Nothing puts a spotlight on the need to manage IT as a service than cloud computing. The trouble is figuring out how to manage the delivery of IT services that are dependent on shared IT infrastructure.
IBM and F5 Networks are taking a crack at helping IT organizations solve this issue with the release today of a new reference architecture at the IBM Pulse 2011 conference that provides a set of best practices for integrating application delivery controllers (ADC) with Tivoli systems management software from IBM.
According to Ron Carovano, business development manager for F5 Networks, the two companies have collaborated on a set of application programming interfaces (APIs) that integrate a variety of devices from F5 Networks with message bus, monitoring and orchestration software from IBM.
The end goal is to create a reference architecture that promises to make it easier for an IT organization to meet the requirements of a service-level agreement (SLA) in the age of the cloud. The real challenge, says Carovano, is that many application owners are still dubious of cloud computing and virtualization technologies when it comes to mission-critical applications. IT organizations need to be able to deploy a cloud computing framework that can guarantee the service levels associated with any given application, while at the same time being able to show application owners proof positive that all service-level commitments are being met.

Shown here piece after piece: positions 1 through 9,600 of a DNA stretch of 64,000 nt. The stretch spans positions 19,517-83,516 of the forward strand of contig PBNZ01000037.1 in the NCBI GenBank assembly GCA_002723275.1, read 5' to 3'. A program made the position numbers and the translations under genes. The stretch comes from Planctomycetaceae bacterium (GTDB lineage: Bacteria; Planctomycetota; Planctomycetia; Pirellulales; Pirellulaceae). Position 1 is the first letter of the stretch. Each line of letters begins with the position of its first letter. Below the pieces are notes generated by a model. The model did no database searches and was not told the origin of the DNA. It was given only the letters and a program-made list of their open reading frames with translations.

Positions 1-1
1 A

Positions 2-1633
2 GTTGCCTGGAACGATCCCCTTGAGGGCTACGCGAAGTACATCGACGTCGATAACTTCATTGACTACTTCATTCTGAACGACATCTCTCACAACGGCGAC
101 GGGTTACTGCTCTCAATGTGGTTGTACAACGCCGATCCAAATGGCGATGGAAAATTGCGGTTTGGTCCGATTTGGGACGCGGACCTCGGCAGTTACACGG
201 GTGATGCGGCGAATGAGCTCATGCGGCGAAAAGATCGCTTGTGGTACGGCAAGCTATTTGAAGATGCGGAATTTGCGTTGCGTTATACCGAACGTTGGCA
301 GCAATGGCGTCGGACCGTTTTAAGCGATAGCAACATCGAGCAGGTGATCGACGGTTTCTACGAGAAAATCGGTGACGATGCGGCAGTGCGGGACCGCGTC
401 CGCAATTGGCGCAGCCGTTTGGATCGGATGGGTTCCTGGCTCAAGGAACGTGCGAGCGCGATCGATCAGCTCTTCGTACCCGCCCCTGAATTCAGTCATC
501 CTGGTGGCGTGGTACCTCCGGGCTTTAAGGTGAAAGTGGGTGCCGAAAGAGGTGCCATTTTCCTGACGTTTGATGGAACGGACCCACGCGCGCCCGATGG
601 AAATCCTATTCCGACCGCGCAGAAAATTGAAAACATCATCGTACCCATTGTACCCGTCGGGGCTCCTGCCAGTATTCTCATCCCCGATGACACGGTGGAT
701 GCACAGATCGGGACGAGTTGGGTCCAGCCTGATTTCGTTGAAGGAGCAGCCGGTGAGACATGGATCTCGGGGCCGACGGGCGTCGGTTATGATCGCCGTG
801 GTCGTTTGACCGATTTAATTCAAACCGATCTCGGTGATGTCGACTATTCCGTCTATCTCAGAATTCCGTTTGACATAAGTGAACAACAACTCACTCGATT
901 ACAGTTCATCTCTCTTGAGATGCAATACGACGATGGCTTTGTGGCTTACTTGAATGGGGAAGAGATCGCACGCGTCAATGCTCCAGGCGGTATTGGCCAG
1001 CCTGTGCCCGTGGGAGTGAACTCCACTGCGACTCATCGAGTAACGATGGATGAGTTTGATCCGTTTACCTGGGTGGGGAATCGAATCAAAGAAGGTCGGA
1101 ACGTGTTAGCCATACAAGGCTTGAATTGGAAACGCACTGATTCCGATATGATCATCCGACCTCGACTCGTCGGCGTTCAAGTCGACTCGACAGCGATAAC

As cloud computing evolves, it’s pretty clear that ADC technologies are going to play a critical role in terms of managing the overall cloud computing environment. As such, IT organizations should expect to see a lot more integration between ADC platforms and any number of systems management tools.
In the meantime, IT organizations need to realize that application owners are not going to embrace shared IT infrastructure simply because it lowers the cost of IT infrastructure. They are going to want SLAs with enough teeth in them to guarantee that performance metrics are not being compromised in the name of reducing the hardware budget that, in the grand scheme of things, is not the most expensive element of the overall IT value equation.